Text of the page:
Once your cowpeas are better established, you can ease up on watering a bit, but they’ll still need about an inch of water each week for high yields.

To learn more about different garden watering options go HERE.

Supporting cowpeas

Fertilizing cowpeas isn’t necessary to keep them happy and productive. Since cowpeas produce their own nitrogen, you can actually do more harm than good by adding a fertilizer with too much nitrogen. You’ll end up with lots of leaves and no pods.

Instead, you can ensure cowpeas have all the nutrients they need at every stage by adding some organic matter like compost or worm castings to the top of the garden bed. When the cowpeas start to flower then start using a phosphorus heavy fertilizer such as Microlife Maximum Blooms.

If the cowpeas need more support, use garden stakes and twine to help hold them upright. Help your pole peas find rungs on your trellis, and attach vines with little loops of twine if needed. You want them to feel secure so they’ll give you heavy yields.

Pruning cowpeas

Each week, remove any damaged or yellowed leaves from your plants. As cowpeas grow prune away some of the older, lower leaves near the base to increase air circulation in the garden and give the plant more energy to focus on pod production.

Also, remove any leaves touching the soil to prevent pests and soil-borne diseases.

Pest on cowpeas

The most common pest I have experienced with cowpeas are aphids followed by fire ants helping those aphids. You can use insecticidal soap or the Arber Outdoor Kit to help keep pests at bay. Learn more about taking care of aphids HERE.

pest on cowpeas


If you want fresh pods, the best time to harvest is about 60 days after sowing seeds, basically as soon as you see the peas inside the pods starting to swell. These are immature pods and can be eaten whole or shelled.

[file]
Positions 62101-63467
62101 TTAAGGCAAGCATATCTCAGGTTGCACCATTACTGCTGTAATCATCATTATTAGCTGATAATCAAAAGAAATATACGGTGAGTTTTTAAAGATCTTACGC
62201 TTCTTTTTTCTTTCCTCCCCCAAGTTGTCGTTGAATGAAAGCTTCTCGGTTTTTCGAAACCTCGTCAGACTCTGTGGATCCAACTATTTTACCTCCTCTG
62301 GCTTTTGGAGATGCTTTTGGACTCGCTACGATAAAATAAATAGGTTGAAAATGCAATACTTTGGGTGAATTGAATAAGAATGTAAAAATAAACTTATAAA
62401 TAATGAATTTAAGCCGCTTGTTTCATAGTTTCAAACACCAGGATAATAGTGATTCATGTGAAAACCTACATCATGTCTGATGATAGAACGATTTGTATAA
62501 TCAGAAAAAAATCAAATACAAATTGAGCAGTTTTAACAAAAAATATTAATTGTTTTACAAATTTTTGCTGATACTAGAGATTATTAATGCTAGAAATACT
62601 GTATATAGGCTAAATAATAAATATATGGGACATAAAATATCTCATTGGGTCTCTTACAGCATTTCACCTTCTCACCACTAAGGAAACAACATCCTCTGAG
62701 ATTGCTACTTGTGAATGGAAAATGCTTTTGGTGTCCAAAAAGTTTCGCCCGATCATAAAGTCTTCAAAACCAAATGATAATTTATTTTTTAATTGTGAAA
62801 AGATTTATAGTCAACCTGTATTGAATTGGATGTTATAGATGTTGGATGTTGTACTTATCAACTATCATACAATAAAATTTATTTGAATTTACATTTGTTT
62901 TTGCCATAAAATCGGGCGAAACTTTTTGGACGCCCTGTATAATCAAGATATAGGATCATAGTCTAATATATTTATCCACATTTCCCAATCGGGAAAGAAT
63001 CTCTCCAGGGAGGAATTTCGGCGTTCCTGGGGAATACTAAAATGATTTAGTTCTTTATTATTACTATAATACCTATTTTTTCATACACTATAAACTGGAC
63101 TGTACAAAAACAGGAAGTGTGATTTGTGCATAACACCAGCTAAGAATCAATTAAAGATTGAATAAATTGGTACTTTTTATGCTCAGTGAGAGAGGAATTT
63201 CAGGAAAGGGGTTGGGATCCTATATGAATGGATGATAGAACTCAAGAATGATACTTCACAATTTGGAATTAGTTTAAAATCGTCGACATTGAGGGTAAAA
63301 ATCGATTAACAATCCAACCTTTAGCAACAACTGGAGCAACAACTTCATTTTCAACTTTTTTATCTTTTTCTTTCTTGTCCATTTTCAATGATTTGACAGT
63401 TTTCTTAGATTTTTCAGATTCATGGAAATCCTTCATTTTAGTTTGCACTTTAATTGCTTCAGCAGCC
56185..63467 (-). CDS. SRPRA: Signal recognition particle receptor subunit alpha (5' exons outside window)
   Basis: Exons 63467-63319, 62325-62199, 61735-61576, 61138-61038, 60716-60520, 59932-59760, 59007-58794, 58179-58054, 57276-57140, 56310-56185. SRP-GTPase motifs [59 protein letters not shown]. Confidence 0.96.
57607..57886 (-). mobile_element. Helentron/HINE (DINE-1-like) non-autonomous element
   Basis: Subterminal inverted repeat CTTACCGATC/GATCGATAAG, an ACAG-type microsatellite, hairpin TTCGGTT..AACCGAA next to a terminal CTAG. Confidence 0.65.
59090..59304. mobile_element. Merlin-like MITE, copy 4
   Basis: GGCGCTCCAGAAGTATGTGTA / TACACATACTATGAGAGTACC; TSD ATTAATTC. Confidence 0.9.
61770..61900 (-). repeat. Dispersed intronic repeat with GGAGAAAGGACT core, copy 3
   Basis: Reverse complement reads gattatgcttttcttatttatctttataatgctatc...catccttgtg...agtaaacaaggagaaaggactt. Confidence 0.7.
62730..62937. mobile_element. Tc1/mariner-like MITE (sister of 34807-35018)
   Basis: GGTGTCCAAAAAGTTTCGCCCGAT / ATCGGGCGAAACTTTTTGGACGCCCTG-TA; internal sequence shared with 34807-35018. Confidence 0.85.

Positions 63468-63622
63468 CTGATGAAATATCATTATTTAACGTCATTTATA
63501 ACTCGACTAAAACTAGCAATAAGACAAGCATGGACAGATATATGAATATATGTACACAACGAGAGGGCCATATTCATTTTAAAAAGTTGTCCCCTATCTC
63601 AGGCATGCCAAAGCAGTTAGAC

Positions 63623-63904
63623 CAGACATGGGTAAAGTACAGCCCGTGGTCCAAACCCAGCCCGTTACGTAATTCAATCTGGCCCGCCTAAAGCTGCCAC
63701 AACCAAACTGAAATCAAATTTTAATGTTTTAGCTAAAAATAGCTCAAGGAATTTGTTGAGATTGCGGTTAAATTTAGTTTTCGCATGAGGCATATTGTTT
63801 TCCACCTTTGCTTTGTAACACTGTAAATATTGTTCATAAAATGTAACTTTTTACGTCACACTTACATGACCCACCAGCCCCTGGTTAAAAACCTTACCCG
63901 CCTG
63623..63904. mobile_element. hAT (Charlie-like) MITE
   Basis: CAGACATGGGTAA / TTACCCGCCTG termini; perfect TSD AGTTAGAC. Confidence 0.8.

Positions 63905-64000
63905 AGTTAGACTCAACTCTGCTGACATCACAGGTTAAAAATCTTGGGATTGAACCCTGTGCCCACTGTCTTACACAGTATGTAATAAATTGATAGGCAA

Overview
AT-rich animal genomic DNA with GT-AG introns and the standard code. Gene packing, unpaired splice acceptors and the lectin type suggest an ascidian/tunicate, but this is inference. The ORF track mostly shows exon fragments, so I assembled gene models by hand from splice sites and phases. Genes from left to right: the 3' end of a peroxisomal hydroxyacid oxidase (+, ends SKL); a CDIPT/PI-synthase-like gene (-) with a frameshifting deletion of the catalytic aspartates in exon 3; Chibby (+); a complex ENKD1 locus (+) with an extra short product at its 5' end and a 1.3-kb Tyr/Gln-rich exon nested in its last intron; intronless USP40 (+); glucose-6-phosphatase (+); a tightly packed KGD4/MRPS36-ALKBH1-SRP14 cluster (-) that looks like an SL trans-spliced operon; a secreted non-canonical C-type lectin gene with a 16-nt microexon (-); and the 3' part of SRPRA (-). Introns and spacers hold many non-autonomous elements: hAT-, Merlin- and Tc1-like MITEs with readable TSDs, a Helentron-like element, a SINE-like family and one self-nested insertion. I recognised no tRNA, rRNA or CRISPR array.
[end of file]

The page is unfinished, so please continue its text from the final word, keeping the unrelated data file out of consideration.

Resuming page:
Most gardeners grow cowpeas for their dry beans, which means you need to leave the pods on the plant another 30 days or so (about 90 days total). Wait until the pod is dry and straw-colored.

Yard-long beans are ready when the slender pods snap in half cleanly and the seeds have begun to form inside.


The best way to harvest each pod is by holding the stem with one hand and gently pulling on the pod with the other. You can also use scissors to avoid tearing branches.

If you’ve left cowpea pods on bush varieties to dry, you probably won’t get another round of production. You can cut the plant at the base and hang upside down to dry a little more before shelling.

You can actually eat the young leaves on your plants at any stage. They’re best sautéed like spinach.

how to harvest cowpeas


Fresh cowpeas can go in the fridge or the freezer in a freezer bag for a few months.

Store dried and shelled cowpeas in an airtight container in your pantry. Make sure there’s no moisture inside or prevent your beans from getting moldy.

Cowpeas are great in Southern dishes, soups, and stews. I love black-eyed peas with some cornbread after they’ve been soaked and warmed up on the stove. Cowpeas are a good source of protein; plus, they’re low in fat and high in fiber.

Make sure to save some black-eyed peas for New Year’s!

We hope this guide helps you harvest pound after delicious pound of your own cowpeas!

Let us know what questions you have about growing this vegetable over summer here in Austin, TX (or virtually all over the world). We love helping you set up your own kitchen gardens and become confident gardeners. If you’re ready to set up your garden for the next growing season, now is the perfect time. Click here to start growing with us!